Back to parent page cookies and new regulations


New regulations from May 2012

New laws mean you must make changes to how your website uses cookies.


You must get informed consent

You have to tell people the cookies are used and ask their permission to keep using them


Explain what you cookies do

You have to list all non-essential cookies, and give a plain-English explanation of what each cookie is for


Audit your site for all 3rd party content

If your site uses content from other providers, like YouTube or Google, you need to make users aware in case they also use cookies


You are legally responsible

Failure to comply can lead to a €800,000 fine, so if you operate in the EU you must follow the new laws.

What do you need to do now?

The legislation is mainly being enforced to prevent people from using cookies to target advertising. So if your site doesn't use advertising, it's unlikely you'll be prosecuted immediately.

But don't delay: the law will be enforced, so you need to:

  • make an audit of all the cookies your site uses
  • list them on a page on your site, with an explanation of what each cookie is for
  • give users the option not to accept non-essential cookies

Treeline have offered to do this work for all of our clients. If you're one of our clients and haven't had the work done yet, we strongly recommend you do it now. If you aren't a client of ours and need help, please contact us for help and advice.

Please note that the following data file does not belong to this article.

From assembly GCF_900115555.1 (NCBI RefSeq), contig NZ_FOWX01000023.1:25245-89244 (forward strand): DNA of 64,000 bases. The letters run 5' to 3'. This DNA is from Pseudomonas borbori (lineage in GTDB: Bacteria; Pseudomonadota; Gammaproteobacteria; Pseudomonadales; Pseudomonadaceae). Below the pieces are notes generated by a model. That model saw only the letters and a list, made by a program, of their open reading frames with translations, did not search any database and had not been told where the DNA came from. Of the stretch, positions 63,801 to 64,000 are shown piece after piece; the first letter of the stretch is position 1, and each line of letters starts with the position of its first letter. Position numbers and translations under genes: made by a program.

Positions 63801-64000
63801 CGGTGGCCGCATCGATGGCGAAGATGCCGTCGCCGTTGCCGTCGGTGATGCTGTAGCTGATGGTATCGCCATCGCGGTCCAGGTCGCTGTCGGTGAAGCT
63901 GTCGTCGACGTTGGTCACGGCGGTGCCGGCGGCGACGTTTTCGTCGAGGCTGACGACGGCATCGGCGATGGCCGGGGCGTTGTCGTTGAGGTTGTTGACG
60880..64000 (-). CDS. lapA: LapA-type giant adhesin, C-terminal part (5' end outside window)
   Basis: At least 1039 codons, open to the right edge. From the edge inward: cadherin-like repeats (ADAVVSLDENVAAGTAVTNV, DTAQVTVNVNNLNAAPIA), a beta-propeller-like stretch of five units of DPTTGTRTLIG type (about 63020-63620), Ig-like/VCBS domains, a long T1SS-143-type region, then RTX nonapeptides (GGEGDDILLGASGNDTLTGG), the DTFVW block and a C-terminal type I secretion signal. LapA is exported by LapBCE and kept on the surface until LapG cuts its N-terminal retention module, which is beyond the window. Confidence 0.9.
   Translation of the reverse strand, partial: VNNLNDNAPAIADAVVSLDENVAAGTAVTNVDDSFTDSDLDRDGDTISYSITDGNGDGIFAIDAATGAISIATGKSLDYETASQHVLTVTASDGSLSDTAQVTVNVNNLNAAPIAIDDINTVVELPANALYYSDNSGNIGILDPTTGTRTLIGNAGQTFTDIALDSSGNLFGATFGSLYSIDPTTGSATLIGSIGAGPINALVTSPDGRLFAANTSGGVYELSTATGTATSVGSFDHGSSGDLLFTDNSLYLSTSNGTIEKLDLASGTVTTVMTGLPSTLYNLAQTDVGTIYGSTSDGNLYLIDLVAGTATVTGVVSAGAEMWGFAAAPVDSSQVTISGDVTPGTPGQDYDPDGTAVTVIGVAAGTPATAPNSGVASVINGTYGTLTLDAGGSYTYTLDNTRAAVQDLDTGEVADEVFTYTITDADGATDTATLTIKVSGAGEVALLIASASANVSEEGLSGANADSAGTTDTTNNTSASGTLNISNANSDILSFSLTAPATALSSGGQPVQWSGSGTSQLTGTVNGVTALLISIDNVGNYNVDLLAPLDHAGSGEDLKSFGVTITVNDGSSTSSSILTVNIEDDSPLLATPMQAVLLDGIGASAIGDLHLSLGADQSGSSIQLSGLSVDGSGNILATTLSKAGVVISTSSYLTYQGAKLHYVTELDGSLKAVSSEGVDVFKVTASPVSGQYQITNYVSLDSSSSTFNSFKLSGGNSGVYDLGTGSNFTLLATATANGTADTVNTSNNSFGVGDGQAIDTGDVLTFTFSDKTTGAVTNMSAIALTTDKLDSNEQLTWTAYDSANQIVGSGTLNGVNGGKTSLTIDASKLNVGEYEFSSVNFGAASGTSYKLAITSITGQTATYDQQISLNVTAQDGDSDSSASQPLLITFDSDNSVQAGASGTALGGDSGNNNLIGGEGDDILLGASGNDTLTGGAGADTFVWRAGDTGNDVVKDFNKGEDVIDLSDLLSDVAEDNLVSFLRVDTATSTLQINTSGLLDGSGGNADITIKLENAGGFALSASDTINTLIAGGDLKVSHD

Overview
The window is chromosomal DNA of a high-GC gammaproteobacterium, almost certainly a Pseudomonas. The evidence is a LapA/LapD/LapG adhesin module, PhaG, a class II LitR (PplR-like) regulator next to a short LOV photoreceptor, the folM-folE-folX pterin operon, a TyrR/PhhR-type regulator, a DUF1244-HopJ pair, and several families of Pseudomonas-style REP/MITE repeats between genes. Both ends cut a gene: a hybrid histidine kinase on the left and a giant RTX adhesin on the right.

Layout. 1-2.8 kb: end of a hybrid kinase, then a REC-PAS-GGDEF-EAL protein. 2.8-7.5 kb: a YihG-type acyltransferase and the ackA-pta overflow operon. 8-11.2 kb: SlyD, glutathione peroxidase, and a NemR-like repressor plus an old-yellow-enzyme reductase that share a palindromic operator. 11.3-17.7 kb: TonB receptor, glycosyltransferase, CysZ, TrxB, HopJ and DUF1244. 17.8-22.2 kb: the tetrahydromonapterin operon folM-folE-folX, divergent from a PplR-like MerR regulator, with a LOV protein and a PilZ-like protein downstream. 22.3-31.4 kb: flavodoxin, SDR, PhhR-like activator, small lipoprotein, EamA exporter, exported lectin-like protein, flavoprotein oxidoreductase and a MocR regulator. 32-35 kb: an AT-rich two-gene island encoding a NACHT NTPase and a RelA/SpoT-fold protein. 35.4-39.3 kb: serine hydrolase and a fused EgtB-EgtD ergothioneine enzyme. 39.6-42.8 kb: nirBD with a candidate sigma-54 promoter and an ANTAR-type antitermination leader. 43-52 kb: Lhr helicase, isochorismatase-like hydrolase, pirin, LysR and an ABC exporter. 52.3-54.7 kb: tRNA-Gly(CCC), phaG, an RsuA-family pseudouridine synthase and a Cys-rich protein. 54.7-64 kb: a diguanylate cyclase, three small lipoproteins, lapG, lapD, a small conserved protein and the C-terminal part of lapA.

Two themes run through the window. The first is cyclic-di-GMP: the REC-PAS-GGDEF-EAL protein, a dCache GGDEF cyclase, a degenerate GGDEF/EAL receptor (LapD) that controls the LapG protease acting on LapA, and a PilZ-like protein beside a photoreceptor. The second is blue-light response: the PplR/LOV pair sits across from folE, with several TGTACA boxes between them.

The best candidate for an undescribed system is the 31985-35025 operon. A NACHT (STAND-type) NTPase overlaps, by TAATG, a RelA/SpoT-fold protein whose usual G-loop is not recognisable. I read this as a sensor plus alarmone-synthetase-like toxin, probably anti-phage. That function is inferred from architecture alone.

However, at the time of writing, the law is still in a farcical state. Three sets of people with responsibility for implementing the law (MPs, the EU, ICO and the Data Protection Registrar) are still making contradictory statements about how the law will be enforced.

There are also several test-cases which may have a significant effect on the interpretation of the law.

And there is still a lot of dispute about what constitures an "essential cookie". For example, in order to make the website remember that the user doesn't want to use cookies, the website must use a cookie. So that is clearly essential. But is it essential to have a shopping basket cookie (given that a shop can't work without one)? Nobody knows until the outcome of various test cases.

And most significantly, nobody seems able to agree what an "EU" website actually is:

  • A site who's owners are registered in the EU?
  • A site which is hosted in the EU (and if so, what about sites hosting in multiple locations)?
  • A site who's domain name is registered in the EU?
  • A site who's audience is in the EU (and if so, what about sites which reach across national boundaries - i.e. every single website)?

As test-cases provide further clarity, we'll provide further advice. Make sure you subscribe to our email newsletter so we can keep you informed.

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blog by Phil

technical lead